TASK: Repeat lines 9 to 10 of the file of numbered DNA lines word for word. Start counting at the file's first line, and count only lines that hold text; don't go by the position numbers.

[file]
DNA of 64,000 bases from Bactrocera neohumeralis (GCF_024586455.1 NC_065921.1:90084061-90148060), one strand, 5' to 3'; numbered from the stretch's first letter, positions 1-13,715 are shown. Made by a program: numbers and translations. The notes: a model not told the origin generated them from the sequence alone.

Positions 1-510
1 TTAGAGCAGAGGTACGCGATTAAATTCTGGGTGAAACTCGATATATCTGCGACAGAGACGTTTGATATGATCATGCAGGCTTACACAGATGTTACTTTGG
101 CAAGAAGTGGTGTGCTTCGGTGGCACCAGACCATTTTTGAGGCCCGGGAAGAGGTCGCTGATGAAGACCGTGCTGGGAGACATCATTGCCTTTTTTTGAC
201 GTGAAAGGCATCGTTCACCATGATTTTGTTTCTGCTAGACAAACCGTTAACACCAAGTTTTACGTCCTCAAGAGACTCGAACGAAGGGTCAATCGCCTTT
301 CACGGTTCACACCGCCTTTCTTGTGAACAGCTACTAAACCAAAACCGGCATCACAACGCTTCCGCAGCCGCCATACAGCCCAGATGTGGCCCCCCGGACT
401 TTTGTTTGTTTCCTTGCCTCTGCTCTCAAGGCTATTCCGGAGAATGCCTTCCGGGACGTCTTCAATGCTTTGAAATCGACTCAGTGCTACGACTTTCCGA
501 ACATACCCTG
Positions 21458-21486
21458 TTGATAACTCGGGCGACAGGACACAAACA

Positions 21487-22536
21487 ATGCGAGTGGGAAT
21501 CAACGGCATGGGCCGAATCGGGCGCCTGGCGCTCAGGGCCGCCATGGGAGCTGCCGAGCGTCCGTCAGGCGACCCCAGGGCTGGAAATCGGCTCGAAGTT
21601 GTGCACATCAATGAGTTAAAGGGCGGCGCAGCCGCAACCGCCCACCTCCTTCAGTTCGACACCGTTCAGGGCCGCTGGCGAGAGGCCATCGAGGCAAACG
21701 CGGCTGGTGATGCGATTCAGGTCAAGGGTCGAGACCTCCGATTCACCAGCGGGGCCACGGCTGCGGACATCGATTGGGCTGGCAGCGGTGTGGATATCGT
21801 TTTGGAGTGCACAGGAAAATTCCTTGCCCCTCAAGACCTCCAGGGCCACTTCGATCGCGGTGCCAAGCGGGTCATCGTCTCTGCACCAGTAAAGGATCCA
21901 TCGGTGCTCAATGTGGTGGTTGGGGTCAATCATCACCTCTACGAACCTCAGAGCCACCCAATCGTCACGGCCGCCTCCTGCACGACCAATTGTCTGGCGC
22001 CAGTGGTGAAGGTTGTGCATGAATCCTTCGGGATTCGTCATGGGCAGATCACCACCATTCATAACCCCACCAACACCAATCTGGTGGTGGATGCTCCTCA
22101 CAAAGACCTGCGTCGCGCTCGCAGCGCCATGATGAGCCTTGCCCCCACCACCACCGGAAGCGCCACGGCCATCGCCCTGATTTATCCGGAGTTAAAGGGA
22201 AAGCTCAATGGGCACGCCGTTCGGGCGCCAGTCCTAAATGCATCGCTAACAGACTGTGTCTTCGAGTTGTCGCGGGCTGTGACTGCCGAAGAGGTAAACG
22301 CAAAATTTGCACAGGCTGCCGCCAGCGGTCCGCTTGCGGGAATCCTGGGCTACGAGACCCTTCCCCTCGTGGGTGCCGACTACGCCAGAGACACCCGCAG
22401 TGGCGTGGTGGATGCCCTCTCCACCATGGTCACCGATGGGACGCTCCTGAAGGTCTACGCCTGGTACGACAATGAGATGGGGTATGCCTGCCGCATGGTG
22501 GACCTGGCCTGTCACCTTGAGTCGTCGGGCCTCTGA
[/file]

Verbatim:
Positions 21458-21486
21458 TTGATAACTCGGGCGACAGGACACAAACA